Checkpoint Music Drama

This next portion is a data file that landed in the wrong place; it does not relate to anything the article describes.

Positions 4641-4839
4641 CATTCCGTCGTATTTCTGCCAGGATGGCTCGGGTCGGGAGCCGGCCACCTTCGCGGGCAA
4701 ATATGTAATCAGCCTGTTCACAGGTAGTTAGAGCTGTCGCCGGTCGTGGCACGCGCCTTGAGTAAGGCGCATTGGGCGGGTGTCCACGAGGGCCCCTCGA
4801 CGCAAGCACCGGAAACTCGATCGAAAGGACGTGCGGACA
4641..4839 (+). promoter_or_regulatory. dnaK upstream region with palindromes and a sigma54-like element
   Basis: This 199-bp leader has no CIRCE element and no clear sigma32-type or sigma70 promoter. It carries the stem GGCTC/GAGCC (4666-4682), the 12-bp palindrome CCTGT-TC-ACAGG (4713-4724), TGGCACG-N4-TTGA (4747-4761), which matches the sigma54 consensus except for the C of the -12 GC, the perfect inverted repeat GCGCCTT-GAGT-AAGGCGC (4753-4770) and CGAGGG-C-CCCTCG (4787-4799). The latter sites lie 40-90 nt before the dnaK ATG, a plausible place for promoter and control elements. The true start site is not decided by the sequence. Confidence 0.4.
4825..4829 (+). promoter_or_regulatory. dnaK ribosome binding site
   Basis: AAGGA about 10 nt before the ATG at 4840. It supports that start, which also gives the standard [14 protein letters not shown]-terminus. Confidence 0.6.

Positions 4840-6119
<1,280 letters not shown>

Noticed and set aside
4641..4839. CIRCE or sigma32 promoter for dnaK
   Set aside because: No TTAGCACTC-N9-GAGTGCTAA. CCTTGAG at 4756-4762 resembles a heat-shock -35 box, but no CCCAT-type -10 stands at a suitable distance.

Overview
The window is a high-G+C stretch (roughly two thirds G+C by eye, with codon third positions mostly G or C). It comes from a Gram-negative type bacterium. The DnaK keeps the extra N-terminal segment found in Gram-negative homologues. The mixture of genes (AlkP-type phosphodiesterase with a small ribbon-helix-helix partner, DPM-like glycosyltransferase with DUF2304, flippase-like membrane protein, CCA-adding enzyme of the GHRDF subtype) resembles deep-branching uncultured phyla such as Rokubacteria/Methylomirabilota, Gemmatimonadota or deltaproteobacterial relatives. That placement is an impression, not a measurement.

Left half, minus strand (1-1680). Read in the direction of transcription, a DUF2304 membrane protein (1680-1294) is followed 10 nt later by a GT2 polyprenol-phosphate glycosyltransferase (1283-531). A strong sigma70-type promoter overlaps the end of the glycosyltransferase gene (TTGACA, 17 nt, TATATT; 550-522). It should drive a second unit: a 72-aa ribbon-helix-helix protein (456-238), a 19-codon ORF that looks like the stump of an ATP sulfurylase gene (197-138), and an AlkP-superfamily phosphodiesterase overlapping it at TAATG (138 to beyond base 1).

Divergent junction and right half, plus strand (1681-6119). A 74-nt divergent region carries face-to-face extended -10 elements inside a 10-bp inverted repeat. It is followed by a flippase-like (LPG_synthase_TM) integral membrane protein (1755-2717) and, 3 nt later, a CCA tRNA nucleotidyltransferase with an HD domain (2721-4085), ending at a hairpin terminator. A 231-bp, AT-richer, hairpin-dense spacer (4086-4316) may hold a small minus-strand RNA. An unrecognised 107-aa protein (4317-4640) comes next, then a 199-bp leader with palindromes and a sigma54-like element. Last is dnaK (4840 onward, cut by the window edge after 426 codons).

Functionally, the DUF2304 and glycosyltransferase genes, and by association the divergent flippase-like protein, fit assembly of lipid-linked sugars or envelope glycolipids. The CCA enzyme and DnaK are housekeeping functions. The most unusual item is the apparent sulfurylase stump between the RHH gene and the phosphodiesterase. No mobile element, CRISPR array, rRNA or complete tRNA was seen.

From the 1960s onwards (considering the filming of Felsenstein’s productions or Kaslik’s debut in the West, for instance), although opera directors from countries to the east of the Iron Curtain were increasingly frequently invited to work for Western opera companies, their welcome was often less than diplomatic, while political and ideological prejudice prevented their work from being judged with the respect that it deserved. Music drama kept pushing back the boundaries of understanding and interpretation—and not just in productions of historically challenging works such as those of Richard Wagner. In this context the most prominent directors were artists from the German Democratic Republic (GDR) working at the Bayreuth Festival, but heated debates were also generated in Munich by directors such as Ruth Berghaus from East Berlin and Václav Kašlík from Prague. All of them were considered representatives of a performance style and aesthetic that were constantly questioned with regard to their political implications. These productions were attacked not only for their alleged propagation of Socialist Realism but also because they were believed to be over-conceptualized and to contain arbitrarily encoded messages at odds with the historical background of the pieces themselves.